Notice that each of the praises we talked about is linked to something specific that the employee or student can identify with.  “Good job today” can be nice to hear, but it doesn’t recognize anything specific and bounces off.  I remember my wife’s response after she had just slaved over an 8 course Thanksgiving meal.  She had worked for days shopping, planning, prepping, and cooking and I naively responded with “Thanks, that was good”.  “Good?? She exclaimed, “What was good?  Was it the turkey, the potatoes, the dressing, the desert?  What was good?”  Somehow “It was all good” didn’t seem like the best response.  “The gravy was amazing” I replied.  “It may have been the best you have ever done and it complimented everything”.   It was great gravy, she knew it and was excited I enjoyed it.  Giving her the credit where credit was due made her feel over the moon.

As far as being sincere, this may be the most important part of gratitude.  A lack of sincerity rings hollow and can make matters worse.  Telling someone they did an amazing job when they know it wasn’t their best effort is a great way to undermine your credibility and destroys the opportunity to praise someone when they really deserve it.

Imposter Syndrome

imposterGratitude is not something that comes easy to everyone.  The idea for this article came from an old student who read something I wrote and reached out to me to say thanks.  As much as I love giving praise, I am horrible at taking it.  I always feel like I didn’t do as good of a job as everyone thinks I did and it is disingenuous of me to take it.  This is sometimes called the “Imposter Syndrome”.  Imposter syndrome is a relatively common ailment that higher achieving people suffer from.  It comes from an inability to internalize their accomplishments and the belief that they will be found out as a fraud.

Imposter syndrome is much more common than most people think.  Maya Angelou, actor Tina Fey, and even several US presidents have struggled with it.  They felt that at any given moment they were going to be exposed and people were going to find out that they didn’t know as much as people gave them credit for.   Much of the guilt and fear come from feeling we have not done enough.  That all the work and time we put in was for self-preservation and not to get better.  We reach for and at times achieve lofty goals and somehow we don’t take the time to relish all that we have accomplished.

I have talked to many people who share this feeling and we have a couple of tricks that have helped us keep this animal at bay.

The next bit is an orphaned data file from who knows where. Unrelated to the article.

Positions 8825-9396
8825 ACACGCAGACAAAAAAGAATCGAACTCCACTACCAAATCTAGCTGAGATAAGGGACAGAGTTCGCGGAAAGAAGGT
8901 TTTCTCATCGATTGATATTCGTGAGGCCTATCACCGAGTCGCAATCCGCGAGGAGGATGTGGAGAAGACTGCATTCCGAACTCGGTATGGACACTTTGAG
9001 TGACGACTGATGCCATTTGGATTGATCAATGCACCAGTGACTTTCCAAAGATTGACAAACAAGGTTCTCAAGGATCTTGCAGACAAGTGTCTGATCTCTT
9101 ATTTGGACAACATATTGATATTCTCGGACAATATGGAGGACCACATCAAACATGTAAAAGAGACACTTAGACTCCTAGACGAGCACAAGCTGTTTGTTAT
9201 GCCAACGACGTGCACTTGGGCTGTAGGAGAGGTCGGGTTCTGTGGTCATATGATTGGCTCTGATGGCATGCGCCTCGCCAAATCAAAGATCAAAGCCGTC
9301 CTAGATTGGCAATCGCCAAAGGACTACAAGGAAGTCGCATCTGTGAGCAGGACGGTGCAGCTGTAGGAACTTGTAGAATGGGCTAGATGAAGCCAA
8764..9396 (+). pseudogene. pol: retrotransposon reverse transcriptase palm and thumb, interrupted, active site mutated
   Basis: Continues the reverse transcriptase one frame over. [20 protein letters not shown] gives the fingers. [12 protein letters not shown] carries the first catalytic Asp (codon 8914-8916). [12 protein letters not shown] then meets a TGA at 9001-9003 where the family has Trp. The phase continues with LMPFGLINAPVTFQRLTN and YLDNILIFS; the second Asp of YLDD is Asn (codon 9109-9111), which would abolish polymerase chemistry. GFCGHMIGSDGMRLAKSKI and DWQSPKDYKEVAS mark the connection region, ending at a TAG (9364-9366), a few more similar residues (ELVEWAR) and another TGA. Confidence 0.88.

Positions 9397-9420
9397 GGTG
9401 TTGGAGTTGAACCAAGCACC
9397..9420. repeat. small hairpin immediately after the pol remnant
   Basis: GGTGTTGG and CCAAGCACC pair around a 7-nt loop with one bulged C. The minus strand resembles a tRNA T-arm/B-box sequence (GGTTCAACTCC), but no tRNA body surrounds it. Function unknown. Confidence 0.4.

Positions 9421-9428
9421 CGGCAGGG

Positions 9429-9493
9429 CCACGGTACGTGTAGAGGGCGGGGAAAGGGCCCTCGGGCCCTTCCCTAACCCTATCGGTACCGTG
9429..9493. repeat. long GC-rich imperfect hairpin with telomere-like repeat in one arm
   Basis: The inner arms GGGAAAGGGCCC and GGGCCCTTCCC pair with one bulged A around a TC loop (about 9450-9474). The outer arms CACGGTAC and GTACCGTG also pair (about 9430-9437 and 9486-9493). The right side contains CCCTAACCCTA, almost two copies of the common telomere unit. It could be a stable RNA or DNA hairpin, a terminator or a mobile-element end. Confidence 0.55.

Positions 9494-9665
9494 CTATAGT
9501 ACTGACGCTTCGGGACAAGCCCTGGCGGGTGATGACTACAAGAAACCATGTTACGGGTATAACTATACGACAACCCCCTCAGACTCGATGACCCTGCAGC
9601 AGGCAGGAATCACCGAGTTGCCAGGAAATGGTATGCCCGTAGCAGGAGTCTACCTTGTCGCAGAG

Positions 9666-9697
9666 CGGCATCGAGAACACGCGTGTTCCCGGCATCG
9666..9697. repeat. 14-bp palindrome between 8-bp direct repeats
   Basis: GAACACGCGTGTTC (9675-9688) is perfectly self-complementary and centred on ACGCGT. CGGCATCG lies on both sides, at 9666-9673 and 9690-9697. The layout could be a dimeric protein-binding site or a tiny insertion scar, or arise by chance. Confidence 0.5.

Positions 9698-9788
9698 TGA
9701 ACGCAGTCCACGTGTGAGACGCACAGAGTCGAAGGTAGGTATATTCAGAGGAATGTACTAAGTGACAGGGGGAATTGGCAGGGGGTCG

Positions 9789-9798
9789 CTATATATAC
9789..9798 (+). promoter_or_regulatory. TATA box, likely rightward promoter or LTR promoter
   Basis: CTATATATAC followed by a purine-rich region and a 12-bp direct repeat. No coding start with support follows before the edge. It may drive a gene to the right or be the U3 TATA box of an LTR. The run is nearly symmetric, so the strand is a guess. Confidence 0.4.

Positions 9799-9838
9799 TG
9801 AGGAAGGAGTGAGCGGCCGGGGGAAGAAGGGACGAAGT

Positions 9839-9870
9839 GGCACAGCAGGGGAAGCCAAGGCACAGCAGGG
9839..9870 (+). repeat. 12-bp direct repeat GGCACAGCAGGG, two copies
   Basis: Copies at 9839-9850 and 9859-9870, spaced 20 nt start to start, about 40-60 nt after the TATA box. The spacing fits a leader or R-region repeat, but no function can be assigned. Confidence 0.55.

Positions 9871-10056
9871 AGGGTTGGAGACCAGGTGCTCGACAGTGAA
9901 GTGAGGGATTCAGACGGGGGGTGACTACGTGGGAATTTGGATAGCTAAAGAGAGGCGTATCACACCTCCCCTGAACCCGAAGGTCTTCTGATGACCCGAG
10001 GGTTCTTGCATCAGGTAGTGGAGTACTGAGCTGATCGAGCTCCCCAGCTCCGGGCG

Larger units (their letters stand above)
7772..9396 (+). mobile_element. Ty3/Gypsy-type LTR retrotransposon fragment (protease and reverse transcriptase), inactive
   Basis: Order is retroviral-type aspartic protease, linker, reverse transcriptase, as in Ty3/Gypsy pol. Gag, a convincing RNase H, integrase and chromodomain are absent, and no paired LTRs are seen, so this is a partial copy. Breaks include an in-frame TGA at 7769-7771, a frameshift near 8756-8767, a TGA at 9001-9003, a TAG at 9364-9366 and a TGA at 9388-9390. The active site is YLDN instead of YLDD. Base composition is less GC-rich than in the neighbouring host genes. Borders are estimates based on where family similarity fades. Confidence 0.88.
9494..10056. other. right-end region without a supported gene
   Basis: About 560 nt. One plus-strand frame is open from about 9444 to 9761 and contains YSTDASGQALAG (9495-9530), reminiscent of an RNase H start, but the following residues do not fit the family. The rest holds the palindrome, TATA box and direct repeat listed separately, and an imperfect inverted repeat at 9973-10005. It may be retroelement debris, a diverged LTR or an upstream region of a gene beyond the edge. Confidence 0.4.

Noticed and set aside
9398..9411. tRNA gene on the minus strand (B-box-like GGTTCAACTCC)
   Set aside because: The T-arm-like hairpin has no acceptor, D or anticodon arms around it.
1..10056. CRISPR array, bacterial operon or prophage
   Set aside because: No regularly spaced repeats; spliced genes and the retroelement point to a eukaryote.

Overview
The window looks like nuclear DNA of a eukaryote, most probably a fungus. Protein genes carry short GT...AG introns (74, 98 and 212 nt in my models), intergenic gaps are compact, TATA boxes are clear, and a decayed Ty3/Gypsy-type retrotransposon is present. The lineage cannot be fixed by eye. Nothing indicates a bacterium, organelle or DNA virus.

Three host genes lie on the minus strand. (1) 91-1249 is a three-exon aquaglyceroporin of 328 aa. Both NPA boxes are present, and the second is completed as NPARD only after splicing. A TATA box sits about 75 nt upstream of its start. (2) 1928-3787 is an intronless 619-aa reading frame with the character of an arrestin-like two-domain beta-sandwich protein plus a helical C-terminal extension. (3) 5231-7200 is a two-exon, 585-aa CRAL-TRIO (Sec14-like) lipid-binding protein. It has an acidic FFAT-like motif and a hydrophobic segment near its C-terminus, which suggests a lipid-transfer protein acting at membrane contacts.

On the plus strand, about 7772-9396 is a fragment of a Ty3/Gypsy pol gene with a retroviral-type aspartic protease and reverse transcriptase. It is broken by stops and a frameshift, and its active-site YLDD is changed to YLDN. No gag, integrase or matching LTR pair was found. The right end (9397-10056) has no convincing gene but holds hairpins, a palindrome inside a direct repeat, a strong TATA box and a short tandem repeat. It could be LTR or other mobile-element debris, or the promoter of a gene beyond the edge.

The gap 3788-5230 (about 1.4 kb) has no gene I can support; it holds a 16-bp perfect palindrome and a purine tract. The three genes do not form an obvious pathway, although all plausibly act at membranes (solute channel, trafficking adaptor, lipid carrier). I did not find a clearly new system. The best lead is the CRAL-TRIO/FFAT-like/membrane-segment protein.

• Understand that being perfect is not the goal. Many times we feel that if we had only done X then Y would not have occurred how could they think highly of me when X has not happened?  If 80% of your kids passed a test, or you met 9 of your 10 sales goals, it does not mean you failed and are at fault.  Accept what you have accomplished and take pride in that.
  • Luck had nothing to do with it. Your success came from working hard, having talent, and intelligence.  In sports you hear about people being “A natural athlete”.  Well that natural athlete puts in hours in the gym and on the practice field.  They studied and kept going when others quit.  To say it is a gift shortchanges the work that was put in.
  • Cut yourself some slack. If you are always comparing yourself to some monolithic person, or somebody else’s expectations, then you are always going to be coming up short.  Author Margie Warrell says that “Too often we compare our insides with other people’s outsides”.    If all we do is try and keep up with how we perceive others we will never win
  • Just go for it. Sometimes the biggest way to assure ourselves is to risk greatly and go for it.  One of my best friends always dreamed of opening a restaurant.  An amazing cook he just decided one day to put all his chips on the line and open a restaurant.  He is aware of the risks and undertakings, but his belief in himself is pushing him to achieve.  He has no time for self-doubt.

With this in mind, I proudly accepted that student’s gratitude.  She was/is an amazing person and has always been in my heart.  I just hope that she and so many of my kids realize that I got every bit as much out of them as they did from me.  I am grateful for them, and don’t mind telling them when I see them.